Rapamycin treatment is the first drug intervention to reliably increase mammalian lifespan by 10% or more. Excitingly, this treatment was effective in heterogeneous mice when initiated at 20 months of age, roughly analogous to human beings at 60 years of age. The 3 independent aims of the current project identify genes regulating health benefits of rapamycin treatment, as well as key genes controlling normal mouse aging. This project is made possible by a revolutionary new mouse model, the diversity outcross (DO), developed by Gary Churchill (Co-Investigator). Compared to other models, the genetic diversity of the DO is more than 4 fold greater, as it was derived from 8 highly diverse inbred strains, including 3 wild-derived M. musculus subspecies. Because the DO is an advanced intercross, it has a high density of recombinations that makes candidate gene identification >10 fold more precise than with a standard F2 or N2 cross. We will initiate treatment in 20-month-old DO mice, because old individuals may respond to treatments differently than young, and to model humans who often would not start treatment until about 60 years of age. Sufficient marker alleles will be tested in each individual mouse to map loci associated with physiological aging (immune, renal, cardiac and metabolic) and lifespan. Dense mapping will identify candidate genes.
Aim 1 tests the hypothesis that rapamycin benefits mammalian healthspan (healthy lifespan) via the mTOR pathway. This hypothesis predicts that aging in rapamycin-fed DO mice will be influenced by alleles of mTOR pathway genes. If this hypothesis is verified, we will identify the genes. If this hypothesis is rejected, we will identify alternative loci containing genes, such as drug metabolism genes, that govern rapamycin benefits.
Aim 2 tests the hypothesis that the mTOR pathway governs normal aging. This hypothesis predicts that the same genes regulating aging in rapamycin-treated DO mice (Aim 1) also regulate aging in littermate controls. If this hypothesis is verified, we will identify genes with natural variants in the mTOR pathway that provide potential targets for clinical treatments with minimal adverse side effects. If this hypothesis is rejected, we will identify alternative loci containing genes that regulate aging, which would suggest novel mechanisms and novel potential clinical treatments. If, in Aim 1, we do not find genes related to benefits of rapamycin, we will combine Aim 1 and Aim 2 data to confirm and extend detection of key genes regulating normal aging rates.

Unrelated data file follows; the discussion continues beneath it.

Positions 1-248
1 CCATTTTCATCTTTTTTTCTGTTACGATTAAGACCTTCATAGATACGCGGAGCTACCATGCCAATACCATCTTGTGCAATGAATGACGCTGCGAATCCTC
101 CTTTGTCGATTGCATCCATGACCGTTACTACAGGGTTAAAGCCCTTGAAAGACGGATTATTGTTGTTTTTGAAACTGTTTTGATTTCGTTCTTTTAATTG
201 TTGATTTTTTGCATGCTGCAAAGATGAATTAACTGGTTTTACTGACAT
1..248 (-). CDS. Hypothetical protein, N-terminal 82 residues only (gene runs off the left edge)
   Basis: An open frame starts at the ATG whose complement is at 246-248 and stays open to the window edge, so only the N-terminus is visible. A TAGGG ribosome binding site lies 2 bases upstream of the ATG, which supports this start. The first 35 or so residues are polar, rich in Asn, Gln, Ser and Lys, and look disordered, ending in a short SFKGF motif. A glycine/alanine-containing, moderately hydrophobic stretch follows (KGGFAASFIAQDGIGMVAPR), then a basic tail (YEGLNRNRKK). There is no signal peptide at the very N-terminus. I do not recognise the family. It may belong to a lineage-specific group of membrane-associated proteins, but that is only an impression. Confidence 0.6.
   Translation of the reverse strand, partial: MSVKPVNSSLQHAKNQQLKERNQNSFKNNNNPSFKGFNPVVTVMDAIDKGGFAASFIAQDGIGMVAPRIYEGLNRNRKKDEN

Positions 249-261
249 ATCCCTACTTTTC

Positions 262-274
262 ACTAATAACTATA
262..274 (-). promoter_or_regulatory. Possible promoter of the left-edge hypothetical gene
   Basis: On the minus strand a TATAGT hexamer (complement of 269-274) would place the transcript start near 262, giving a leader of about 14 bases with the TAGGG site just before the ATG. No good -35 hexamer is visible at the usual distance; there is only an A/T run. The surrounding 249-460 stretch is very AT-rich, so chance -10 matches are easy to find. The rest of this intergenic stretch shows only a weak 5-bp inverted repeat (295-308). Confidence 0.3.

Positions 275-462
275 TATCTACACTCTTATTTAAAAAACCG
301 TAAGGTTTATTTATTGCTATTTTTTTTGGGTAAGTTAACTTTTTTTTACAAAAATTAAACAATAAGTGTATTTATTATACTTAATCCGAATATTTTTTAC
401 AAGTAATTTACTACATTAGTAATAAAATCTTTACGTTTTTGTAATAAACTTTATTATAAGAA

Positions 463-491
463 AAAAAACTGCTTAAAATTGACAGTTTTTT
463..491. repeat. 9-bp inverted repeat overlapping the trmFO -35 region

Aim 3 tests the hypothesis that immune, renal, cardiac and metabolic aging, as well as healthspan, are regulated by the same loci. If this hypothesis is verified, we will identify genes that have pleiotropic effects on aging in diverse systems. If this hypothesis is rejected, we will identify genes that regulate aging in each individual system;such specificity in genetic regulation of markers of inflammation could provide the means to decouple benefits of rapamycin treatment from its immune suppressive effects. Whether or not the hypothesis is verified, gene identification will suggest clinical treatments. )

Public Health Relevance

In the US, two of the most critical medical issues we face are the emotional and financial costs related to ill health in the elderly, which is increasing as the baby boomer population ages. In addition to the humanitarian benefits of postponing disease, increases in healthy lifespan will have enormous financial benefits for the US. Dietary rapamycin in mice, started at 20 months of age, increased their healthy lifespan by 15% - equivalent to increasing life expectancy of 60- year-old humans by 10 years. The current study will identify genes whose alleles regulate effects of rapamycin and healthy aging in general. This information will target pathways for interventions to retard aging and extend healthy lifespan in human beings.

National Institute of Health (NIH)
National Institute on Aging (NIA)
Research Project (R01)
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Study Section
Cellular Mechanisms in Aging and Development Study Section (CMAD)
Program Officer
Guo, Max
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Jackson Laboratory
Bar Harbor
United States
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